Surrounding the Living

Sylvette Babin
Abbas Akhavan, Fatigues, 2014. Photo: Paul Litherland, courtesy of the artist

Abbas Akhavan, Fatigues, 2014. Photo: Paul Litherland, courtesy of the artist

Undeniably, mises en scène of the living are fascinating — even spectacular. Whether the works are charming, provocative, or downright shocking, the presence of living beings always exerts a strong attraction.

The best-known examples in contemporary art use animals as materials. In such works, animals are natural­ized, decontextualized and recontexualized, reproduced, genetically manipulated, and sometimes even put to death, live or recorded. The reification of the living poses major ethical and moral questions that cry out for debate. However, we thought long and hard before devoting an issue to the subject, out of fear that we might be participating, involuntarily, in the overexposure and sanctioning of ethically disputable works. For there is no doubt that the displacement of living beings into the field of art often implies concealing their intrinsic value in favour of the artistic, symbolic, or market value that is bestowed upon them.

 

Due to art historians’ recent interest in the field of animal studies, as well as esse’s desire to contribute to awareness and transformation of humans’ relationship of domination with nature and the realm of the living, we were nevertheless encouraged to take a closer look at this phenomenon. We decided to address the subject through a non-anthropocentric perspective.

 

The thematic section opens with an interview with Giovanni Aloi, editor-in-chief of Antennae, an academic journal devoted to nature in contemporary art. Aloi emphasizes the importance of rethinking the sphere of the living, using a holistic model such as a rhizomatic network of interconnectedness among all species, plant and animal, including the human species. This line of thought, which steers away from the Cartesian notion of humans’ superiority over all other living creatures, imbues most of the essays presented in these pages. Thus, much attention is paid to the encounter between humans and different species — an encounter that invites us, for example, to distance ourselves from both anthro­pocentrism and zoocentrism to consider plant actants more closely, or that calls for an ecology of reconcilia­tion to replace the criticism and denunciations that often lead to a fruitless sense of guilt.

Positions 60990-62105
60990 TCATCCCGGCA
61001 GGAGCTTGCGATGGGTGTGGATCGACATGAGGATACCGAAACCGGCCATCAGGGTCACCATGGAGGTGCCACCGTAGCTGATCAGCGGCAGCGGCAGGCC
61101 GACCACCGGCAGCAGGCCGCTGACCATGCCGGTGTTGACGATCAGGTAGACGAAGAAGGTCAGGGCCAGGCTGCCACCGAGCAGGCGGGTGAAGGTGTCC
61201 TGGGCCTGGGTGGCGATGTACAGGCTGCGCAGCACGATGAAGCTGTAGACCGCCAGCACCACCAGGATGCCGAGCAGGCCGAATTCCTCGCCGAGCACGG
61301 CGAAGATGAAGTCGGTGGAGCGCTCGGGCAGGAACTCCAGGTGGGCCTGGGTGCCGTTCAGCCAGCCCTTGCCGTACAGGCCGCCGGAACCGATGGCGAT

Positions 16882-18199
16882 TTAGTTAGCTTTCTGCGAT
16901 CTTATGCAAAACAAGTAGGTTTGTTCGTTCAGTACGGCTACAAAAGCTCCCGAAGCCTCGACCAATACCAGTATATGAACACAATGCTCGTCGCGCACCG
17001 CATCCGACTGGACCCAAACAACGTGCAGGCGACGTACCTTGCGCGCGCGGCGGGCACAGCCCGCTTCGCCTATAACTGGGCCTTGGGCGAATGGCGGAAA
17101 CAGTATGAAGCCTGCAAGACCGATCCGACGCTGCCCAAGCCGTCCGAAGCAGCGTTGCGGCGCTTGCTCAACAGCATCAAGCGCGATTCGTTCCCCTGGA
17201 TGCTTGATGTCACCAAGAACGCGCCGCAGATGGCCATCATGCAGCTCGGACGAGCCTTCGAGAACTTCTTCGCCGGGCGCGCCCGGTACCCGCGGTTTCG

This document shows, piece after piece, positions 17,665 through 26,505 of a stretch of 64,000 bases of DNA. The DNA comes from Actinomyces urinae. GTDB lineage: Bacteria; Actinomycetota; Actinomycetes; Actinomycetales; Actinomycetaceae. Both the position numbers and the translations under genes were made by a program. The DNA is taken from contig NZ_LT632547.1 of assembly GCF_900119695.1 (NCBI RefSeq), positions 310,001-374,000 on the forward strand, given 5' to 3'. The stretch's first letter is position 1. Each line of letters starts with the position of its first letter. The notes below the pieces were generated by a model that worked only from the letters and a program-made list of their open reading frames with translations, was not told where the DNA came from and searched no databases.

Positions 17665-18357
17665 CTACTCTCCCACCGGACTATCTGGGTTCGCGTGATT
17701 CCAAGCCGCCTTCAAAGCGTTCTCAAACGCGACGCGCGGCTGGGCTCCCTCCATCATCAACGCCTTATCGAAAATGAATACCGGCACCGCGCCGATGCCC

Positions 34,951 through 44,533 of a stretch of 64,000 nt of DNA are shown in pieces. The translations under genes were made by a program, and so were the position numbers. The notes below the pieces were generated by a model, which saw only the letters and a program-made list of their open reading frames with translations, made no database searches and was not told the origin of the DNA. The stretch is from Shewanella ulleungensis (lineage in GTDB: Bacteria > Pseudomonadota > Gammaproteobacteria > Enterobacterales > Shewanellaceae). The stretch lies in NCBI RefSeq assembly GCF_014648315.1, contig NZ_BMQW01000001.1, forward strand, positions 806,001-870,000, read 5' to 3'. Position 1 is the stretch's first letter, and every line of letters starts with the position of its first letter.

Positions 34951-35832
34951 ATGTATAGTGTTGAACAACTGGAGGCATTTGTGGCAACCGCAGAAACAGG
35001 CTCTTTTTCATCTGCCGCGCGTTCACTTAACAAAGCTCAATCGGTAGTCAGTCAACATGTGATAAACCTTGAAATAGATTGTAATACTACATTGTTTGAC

In short, rather than examine the aesthetic approaches chosen by the selected artists to stage the living, we wanted to explore the philosophical and ethi­cal reflections underlying their works. In most of the essays, the risk of magnifying the instrumentalization of the living through art seems to have been avoided. However, some essays are situated close to the sensi­tive border beyond which the exhibiting of the living (or of what was once living), in works whose purpose is to highlight situations provoked by humans, may also cre­ate discomfort. This is the case for works that show ani­mals victimized by their contact with civilization, such as those abandoned after the Fukushima nuclear disaster, or those recovered in the art practice known as “ethical” taxidermy. It is also the case for works that put humans on display to denounce the many forms of domination (social, economic, racial) perpetrated by other humans, but that also raise controversy on their own account.

 

Whatever aesthetic and conceptual strategies are used, we are immediately aware of the importance of not overestimating the moral (or immoral) value of art. Just as it is essential to contest the choices that humans make in their environment, we must not hesitate to chal­lenge artistic authority when it involves working with the living, or with materials that derive from the living.

 

It is obvious that these offerings challenge the thesis of human exceptionalism with that of anti-speciesism. Since Darwin, we have recognized our animality. And yet, our modes of consumption help to create distance between us and the other — whether animal or plant. This distinction between “I” and the other is at the heart of I am in animal, which closes the essay part of the thematic section and could, in a way, act as its synthesis. This poetic text underlines the general idea behind this issue of esse: “[Humans need] to change what isn’t right about the world that our species has constructed — only in our image.”

 

[Translated from the French by Käthe Roth]

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